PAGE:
Dog Breed Rescue Groups
Rescue groups work hand in hand with and complement the work of animal shelters. Many shelters maintain a list of breed groups in their area, and when a purebred is received (shelters report that between 20 percent and 30 percent of dogs received are purebreds), call for assistance with placement. As purebred rescue groups remove “their” breed from a shelter, they free up a run and buy time for another dog. Additionally, many rescue groups take dogs who might be considered unadoptable by some shelters, such as dogs who are older or have special needs.
Purebred rescue groups have several distinct advantages over animal shelters. As breed specialists, they know what to expect in terms of personality and temperament and even what medical problems dogs of that breed might be prone to suffer. This knowledge helps them to make successful placements. Rescue groups also have the advantage of time and almost unlimited TLC. Most of them rely heavily on foster homes to care for dogs until they are adopted. Foster families generally can provide a loving home environment and can keep dogs for extended periods of time — two things that most shelters just can’t do.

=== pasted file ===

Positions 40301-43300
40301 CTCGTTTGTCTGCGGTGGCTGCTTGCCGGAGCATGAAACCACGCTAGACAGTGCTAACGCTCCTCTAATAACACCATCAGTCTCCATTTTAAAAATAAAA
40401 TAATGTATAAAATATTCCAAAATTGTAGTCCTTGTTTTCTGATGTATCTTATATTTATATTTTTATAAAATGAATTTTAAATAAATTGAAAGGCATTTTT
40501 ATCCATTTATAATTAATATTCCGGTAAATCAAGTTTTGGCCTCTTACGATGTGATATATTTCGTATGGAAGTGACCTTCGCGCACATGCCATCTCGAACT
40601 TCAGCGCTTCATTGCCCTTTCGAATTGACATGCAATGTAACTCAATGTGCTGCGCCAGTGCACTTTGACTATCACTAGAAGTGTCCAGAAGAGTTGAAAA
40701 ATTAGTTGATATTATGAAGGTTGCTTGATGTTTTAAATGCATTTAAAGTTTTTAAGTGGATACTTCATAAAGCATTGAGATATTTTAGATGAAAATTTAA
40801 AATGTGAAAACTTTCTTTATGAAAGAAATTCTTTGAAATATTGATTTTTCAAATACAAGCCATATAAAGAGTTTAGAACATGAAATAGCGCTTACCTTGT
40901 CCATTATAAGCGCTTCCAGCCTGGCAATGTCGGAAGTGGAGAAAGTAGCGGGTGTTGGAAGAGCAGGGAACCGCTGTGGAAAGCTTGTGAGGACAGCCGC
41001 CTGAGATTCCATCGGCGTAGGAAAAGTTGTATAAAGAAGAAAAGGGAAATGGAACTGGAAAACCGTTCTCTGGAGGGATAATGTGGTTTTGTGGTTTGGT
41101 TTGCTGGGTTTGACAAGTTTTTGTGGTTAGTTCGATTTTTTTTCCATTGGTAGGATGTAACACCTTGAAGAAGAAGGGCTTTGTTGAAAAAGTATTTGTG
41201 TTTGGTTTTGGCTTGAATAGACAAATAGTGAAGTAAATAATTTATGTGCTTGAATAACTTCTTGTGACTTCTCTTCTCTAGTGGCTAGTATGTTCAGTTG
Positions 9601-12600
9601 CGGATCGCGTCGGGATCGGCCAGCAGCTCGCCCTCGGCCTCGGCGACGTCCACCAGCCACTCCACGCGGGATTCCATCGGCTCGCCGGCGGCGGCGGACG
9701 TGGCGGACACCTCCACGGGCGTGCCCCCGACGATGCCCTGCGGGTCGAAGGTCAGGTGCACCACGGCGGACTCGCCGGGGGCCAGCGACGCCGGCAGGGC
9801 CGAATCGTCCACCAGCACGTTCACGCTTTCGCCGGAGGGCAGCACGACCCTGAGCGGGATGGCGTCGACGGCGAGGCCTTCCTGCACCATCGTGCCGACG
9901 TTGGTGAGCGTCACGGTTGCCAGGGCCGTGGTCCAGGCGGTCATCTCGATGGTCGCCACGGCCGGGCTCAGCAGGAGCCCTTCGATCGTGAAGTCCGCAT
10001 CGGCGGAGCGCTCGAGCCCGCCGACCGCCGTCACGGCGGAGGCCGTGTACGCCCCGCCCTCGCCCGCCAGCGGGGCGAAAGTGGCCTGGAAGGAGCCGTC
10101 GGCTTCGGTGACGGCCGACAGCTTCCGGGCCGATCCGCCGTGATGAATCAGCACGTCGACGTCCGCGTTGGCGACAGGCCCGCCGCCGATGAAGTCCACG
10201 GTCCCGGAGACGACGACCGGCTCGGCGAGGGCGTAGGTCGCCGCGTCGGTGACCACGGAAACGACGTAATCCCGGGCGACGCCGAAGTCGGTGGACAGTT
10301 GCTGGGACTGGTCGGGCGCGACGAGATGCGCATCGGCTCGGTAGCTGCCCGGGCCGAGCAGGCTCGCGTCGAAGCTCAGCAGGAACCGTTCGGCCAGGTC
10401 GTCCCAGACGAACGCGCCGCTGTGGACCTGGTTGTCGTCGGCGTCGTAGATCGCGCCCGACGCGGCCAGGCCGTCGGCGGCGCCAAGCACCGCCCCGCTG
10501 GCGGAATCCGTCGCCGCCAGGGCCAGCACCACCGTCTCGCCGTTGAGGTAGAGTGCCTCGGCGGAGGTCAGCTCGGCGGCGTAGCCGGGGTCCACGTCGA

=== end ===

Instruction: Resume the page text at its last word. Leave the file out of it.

In contrast to what most shelters can afford, rescue groups often spend hundreds (even thousands) of dollars caring for individual animals. In addition to the general veterinary care and spay/neuter operation that a shelter would provide, rescue groups often work with private veterinarians to treat special medical needs or injuries. This isn’t to say that rescue groups have lots of money — they don’t! In fact, the most valuable commodities to rescue groups are similar to those of shelters: volunteers and funds. (For some creative fundraising, see Way to Waddle below.)
Check it out
If you think you’re ready to adopt a golden retreiver, basset hound or other purebred dog — what next? Linda Reider, President of the Michigan Purebred Dog Rescue Alliance (MPDRA), a non-profit educational organization dedicated to facilitating and promoting purebred rescue, advises that you back up one step and do some research. “Potential purebred adopters should first investigate different breeds from such sources as the library, web sites and dog shows. Only after narrowing the field to a handful of compatible breeds is it time to find a rescue group.”
There are several ways to find a breed rescue group. The American Kennel Club (AKC) publishes a list of national breed club rescue coordinators in the November issue of the AKC Gazette, as well as on its web site at Or, call AKC Customer Service at (919) 233-9767. The national rescue coordinator can put you in touch with a rescue group in your area. Alternatively, Project BREED (Breed Rescue Efforts and Education), a non-profit coalition of volunteers dedicated to purebred rescue nationwide, publishes a directory listing hundreds of breed groups and the services they offer. For ordering information, send a stamped, self-addressed envelope to Project BREED, P.O. Box 15888, Chevy Chase, MD 20825.
Once you locate a rescue group, don’t expect to waltz in and buy a dog. “Rescue groups are not selling dogs, ” Reider emphasizes. “They have a vested interest in placing the dogs in permanent homes. In fact, most rescue groups talk more people out of their breed than into giving one a home.”